The counterparty holding the currency with the lower interest rate must compensate the other party to the currency forward contract by paying the difference between the interest rates over the duration of the contract. This difference and the prevailing spot exchange rate are fed into a standard formula to derive the FX forward outright’s exchange rate.  

The difference in pips between the spot and forward outright exchange rates is known as swap points. These swap points are quoted by forex forward desks to their clients so that the swap points can be easily added to or subtracted from the prevailing spot rate, as appropriate, to compute the forward outright rate. 

How Do You Calculate a Forward Rate?

You can determine the forward outright rate for a currency forward contract for a given value date using this formula:

F= S[(1 + ib)/ (1 + ic)]


F = the forward outright rate for the currency pair 

S = the spot exchange rate for the same pair

Ib = the base currency Interbank deposit interest rate for the given future value date

ic = the counter currency Interbank deposit interest rate for the given future value date

However, since the delivery date of a currency forward is often not an entire year in the future and Interbank deposit interest rate quotes are generally annualized, you will usually need to convert those annualized rates to fractional year interest rates to use the equation above. You can do that conversion using this formula:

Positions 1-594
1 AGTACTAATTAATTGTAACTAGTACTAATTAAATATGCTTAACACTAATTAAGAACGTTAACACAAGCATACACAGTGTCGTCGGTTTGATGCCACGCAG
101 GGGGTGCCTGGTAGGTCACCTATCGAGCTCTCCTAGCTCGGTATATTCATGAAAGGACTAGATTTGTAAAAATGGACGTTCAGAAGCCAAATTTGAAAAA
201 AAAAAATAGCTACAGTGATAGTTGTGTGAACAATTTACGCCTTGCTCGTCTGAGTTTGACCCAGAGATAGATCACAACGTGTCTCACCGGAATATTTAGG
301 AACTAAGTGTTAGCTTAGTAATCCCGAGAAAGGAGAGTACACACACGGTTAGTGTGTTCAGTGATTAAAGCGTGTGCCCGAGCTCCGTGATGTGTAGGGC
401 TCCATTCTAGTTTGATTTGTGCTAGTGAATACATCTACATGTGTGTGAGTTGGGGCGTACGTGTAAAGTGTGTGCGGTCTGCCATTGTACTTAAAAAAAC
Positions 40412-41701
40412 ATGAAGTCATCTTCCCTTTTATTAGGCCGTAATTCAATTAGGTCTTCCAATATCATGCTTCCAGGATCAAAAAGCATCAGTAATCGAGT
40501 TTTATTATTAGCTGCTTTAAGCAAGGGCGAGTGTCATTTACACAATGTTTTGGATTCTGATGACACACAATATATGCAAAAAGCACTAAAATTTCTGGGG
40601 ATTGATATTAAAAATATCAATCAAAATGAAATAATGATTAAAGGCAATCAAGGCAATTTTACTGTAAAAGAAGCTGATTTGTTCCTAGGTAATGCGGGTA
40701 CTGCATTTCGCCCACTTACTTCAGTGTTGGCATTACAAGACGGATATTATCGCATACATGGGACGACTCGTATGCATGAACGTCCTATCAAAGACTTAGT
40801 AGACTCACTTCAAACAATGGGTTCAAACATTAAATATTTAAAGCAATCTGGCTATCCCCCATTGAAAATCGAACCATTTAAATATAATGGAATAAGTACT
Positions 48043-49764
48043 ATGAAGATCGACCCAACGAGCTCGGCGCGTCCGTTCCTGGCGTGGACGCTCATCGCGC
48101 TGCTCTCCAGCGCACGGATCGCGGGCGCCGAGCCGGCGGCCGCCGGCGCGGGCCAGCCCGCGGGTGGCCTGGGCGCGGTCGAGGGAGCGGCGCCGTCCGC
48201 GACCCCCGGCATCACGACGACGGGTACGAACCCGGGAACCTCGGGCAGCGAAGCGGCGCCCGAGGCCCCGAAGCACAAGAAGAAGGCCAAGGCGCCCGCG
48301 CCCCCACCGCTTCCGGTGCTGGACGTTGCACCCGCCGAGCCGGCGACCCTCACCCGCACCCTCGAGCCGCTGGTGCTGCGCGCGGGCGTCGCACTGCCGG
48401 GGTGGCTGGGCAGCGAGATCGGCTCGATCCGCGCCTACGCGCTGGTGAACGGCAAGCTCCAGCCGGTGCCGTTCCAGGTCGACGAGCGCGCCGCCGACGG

if = ia x (Dv/Dy)

if = fractional year interest rate

ia = annualized interest rate

Dv = the number of days until the forward contracts’ value date

Dy = the number of days in a year

If you want to determine the swap points that apply to a particular value date for a currency pair, you need to compute the difference in pips between F (the forward outright rate that was computed in the preceding equation) and S (the prevailing spot rate for the currency pair). You can use this formula to do that:

Swap points= F - S

Once you know or are quoted the swap points for a given value date, you can readily calculate the forward rate for delivery on that date given a spot rate quote. If you are a client to a market maker, then remember that you will be buying (selling) the base currency outright at the offer (bid) side of the quoted spot rate and swap points.